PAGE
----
This photo is both hilarious and heartbreaking.
Last week, Jer and I traveled to Baton Rouge for the Louisiana Book Festival, then down to New Orleans for Halloween. Our recent college grad daughter Eliza is back home, and she babysat Pogo, our sixteen-year-old chihuahua mix rescue.
Pogo has been on a bit of a downward slide over the last year. In September of 2021, he jumped off the bed and tore something in his rear hind leg. Since he was 15, surgery was a scary proposition, made worse by a two-and-a-half-month recuperation where he would have to be crated the entire time, only taken out to relieve himself. This is a dog who sleeps under the covers with us! Rather than risk trauma and a dangerous operation, we cradled him for a couple of months, either carrying him or pushing him in a doggy stroller. That plus medication helped him through the injury and he was back to his old, entertaining self.
But then he began losing his sight. And his hearing. Suddenly, our confident little fella became insecure. He paces the house and due to his poor eyesight, often winds up in odd places he can’t extricate himself from – like the narrow space between the fridge and the wall in this photo, a space we’ve now blocked off. Even worse for those caring for him, he’s taken to howling like a banshee for hours on end if I’m not around.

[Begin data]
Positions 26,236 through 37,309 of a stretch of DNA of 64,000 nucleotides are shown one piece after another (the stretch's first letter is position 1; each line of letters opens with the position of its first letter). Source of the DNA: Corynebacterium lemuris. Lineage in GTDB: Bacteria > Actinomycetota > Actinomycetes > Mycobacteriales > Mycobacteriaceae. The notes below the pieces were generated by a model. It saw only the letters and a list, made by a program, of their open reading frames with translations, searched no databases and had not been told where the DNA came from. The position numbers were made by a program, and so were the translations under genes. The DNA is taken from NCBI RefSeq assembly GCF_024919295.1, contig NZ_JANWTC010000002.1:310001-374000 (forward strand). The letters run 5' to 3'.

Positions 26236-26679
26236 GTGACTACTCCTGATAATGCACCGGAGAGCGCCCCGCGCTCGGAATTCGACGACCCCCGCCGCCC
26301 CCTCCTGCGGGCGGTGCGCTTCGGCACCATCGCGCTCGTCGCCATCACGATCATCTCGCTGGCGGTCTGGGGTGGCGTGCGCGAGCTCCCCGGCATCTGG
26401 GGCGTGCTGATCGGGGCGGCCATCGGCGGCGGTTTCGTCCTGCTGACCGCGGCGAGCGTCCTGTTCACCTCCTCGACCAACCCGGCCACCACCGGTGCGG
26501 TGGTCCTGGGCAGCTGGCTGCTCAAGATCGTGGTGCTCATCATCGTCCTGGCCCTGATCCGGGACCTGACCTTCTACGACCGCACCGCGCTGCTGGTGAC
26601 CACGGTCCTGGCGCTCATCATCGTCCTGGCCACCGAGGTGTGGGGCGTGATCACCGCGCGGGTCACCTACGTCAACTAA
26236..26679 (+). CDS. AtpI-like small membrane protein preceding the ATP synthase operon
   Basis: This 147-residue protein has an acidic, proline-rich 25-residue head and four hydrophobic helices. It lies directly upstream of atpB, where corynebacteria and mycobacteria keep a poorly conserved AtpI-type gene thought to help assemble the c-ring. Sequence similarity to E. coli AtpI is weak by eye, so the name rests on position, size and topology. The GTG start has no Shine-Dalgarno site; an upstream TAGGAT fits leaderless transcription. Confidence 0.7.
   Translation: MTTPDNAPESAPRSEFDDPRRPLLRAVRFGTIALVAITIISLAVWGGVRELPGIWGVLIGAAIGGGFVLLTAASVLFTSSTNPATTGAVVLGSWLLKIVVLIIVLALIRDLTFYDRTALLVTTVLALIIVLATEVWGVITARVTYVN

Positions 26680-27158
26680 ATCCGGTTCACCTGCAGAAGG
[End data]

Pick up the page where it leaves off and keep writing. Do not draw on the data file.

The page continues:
We’ve tried anti-depressants, sedatives, and heavy doses of extra love to counter his severe separation anxiety. Nothing seems to work except extra sedation. He’s also teetering on the edge of total incontinence. I can take him out ten times and the eleventh will be the time he has an accident in the house. He won’t wear doggy diapers, so we play nursemaids to him, cleaning up after each accident.
I love this dog like I birthed him myself – which is how I felt about our previous pooches, Wiley and Lucy, who was immortalized on all my Cajun Country Mystery covers.
Veterinarians offer something called a Quality-of-Life appointment. It’s where they help you determine whether it’s time for your beloved furbaby to cross the rainbow bridge. There was a false alarm with Lucy where I thought it might be her time. Agonizing over the decision, I called the vet, who told me with brutal honesty, “At some point you have to decide, are you keeping her alive for her or you?” Luckily, Lucy rallied and graced us with her basset presence for another year. In Wiley’s case, it was the exact opposite. He had some kind of a stroke and began frantically running around in circles. There was no question of quality of life. We wept buckets as we held our Wiley for his final moments.
With Pogo, I’m not at the point where I can give the vet’s question a definitive answer. He is definitely in decline. The dreaded bridge looms. Still, I can’t help but feel it’s still at least a bit of a ways down the road, even as I extricate him from the curtain where he’s gotten tangled up. All it takes is a nuzzle from him to confirm I’ll be playing nursemaid to the little guy until the very last possible moment.
I don’t want to think about the quality of my life without him.
Readers, any advice on how we can mitigate Pogo’s separation anxiety?